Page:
Closing fast on his 28th birthday, Buddy Robinson’s goal hasn’t changed.
He’s still focused.
He’s still persevering.
“I still want to play in the NHL,” says the rangy winger, from his off-season home base in New Jersey. “I still believe I can play in the NHL.
“That ambition, that belief, never changes.
“I know I’m not exactly a prospect anymore. I also know how the game works with young guys and call-ups and that stuff.
“So all I can do is go out every night and make an impression and when the time comes, if they need a bigger guy to play a bottom-six role and I’m playing well at the time, hopefully it’s my call. My turn.
“That’s why I signed in Calgary. That’s why I continue to play the game: To play at the highest level. That aim never changes.”
Inked to a two-year deal on July 2, 2018, the 6-foot-6, 232-lb. right winger finished fourth in Stockton Heat scoring with 42 points over 65 outings last season, while tying for second in plus-minus, a +10.
“The first characteristic that stands out with Buddy is the speed and his ability to disrupt plays,” praises Heat boss Cail MacLean.
“His forechecking ability, his long stick, his intuition. Despite having a season where his goal production was down from the previous year, he was still effective.
“What you don’t see on any stat sheet is that he was instrumental in a lot of areas in terms of puck recovery, sustaining offensive pressure. Because he’s the one getting to loose pucks or creating loose pucks.
“It’s always a good sign when teammates want to play with a certain player. Well, Buddy’s teammates recognize that quality in him. They recognize that he’s a guy who can create opportunities and sustain offensive possession through his assets.
“That’s a quality that doesn’t show up on any scoresheet but is still an important factor in what is, of course, a very fast game.”
Heading into his seventh pro season, the undrafted product from Bellmawr, N.J. – a buddy (sorry for the pun) of Johnny Gaudreau‘s since they were both little duffers – has certainly paid his dues.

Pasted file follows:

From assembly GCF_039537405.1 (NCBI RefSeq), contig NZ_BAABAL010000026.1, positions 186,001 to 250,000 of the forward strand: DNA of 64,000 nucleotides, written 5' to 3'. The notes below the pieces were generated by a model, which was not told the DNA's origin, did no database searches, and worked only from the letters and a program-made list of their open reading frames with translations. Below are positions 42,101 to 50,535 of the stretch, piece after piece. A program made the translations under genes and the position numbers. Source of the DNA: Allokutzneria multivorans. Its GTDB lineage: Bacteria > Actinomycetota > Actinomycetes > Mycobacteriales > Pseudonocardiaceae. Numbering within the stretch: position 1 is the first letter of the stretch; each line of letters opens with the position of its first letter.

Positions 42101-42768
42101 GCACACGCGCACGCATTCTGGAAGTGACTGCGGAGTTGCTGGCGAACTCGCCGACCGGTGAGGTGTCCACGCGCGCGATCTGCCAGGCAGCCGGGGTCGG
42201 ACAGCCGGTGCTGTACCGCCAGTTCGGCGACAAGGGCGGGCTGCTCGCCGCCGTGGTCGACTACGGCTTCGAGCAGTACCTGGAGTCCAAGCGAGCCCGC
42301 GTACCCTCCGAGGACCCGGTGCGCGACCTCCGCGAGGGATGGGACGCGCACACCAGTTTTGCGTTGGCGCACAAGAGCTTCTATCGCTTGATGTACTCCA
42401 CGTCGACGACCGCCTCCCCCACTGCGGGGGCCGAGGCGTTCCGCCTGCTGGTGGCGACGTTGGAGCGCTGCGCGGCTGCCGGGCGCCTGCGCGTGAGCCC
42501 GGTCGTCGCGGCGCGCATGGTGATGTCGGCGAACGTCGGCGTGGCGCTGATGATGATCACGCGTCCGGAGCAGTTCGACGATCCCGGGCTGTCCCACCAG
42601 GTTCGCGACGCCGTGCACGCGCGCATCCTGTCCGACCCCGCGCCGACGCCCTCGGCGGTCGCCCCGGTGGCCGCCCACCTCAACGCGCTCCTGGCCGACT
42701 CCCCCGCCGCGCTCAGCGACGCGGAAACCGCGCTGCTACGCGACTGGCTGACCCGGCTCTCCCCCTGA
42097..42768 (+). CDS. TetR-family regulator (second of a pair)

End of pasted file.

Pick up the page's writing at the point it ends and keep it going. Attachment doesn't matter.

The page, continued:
And then some.
Through a few seasons with the Ottawa Senators AHL farm club in Binghamton, the East Coast League Elmira Jackals, then back to the ‘A’ as a part of both the San Jose Barracuda and Manitoba Moose before joining the Calgary organization and being assigned to Stockton.
His NHL resume is brief, seven games, all contested for the Sens.
“For me, I try and make every line or every teammate I play with feel more comfortable,” says Robinson. “As an older guy, it’s definitely important when you’re on a team in the American league to fit in with everyone because one minute you’re on the first line and the next the fourth.
“Making everybody around me even a little bit better is a characteristic I pride myself on.
“Being part of a successful organization is so important because everyone loves a winner. So coming together as a team in the minors can do nothing but help individuals.”
That camaraderie means you support your teammates, even if they get the call-up instead of you.
“Look, you spend every minute of a season with these guys. So when they get a chance, when they go up, you’re definitely happy for them and wish them nothing but the best.
“Obviously there’s a little bit of competitive jealousy there because everyone wants to be that guy. But that doesn’t in any way mean you’re not happy for them.”
“There are no off nights in the minors – in Stockton or wherever you are – because there are always people watching. People say ‘Oh, it’s just the minors …’ I don’t think a lot of people understand the competitiveness every single night in the American league.
“You’ve got older vets who’ve been around a while and played 400-500 NHL games and still love the game so much and you’ve got 20-year-olds who come out of junior right next to them.
“You need to be playing well at the right time and the right people need to see you. If not with one team, then with another.
“As long as you’re playing your game, trust in that, it’s all you can do.”
Robinson continues to believe in himself and his ambition of becoming a day-to-day NHLer, his inner drive unsullied by disappointment.
He was, in point of fact, called up by the Flames on Dec. 20 of this past season, as an injury precaution, but returned to Stockton 96 hours later without having suited up.
“I still love every minute of it,” he assures you. “As I said, I realize I’m not the youngest prospect anymore but the last couple years I feel more comfortable with my game and the type of player I am than ever before.
“So for me, if I’m 30 years old and cracking the NHL that doesn’t make it any less a dream come true. Some guys make it when they’re 20 and others when they’re 28, 29.
“I’ll keep playing until someone tells me I can’t.
“So you and I, we might be having this conversation again 10 years from now.”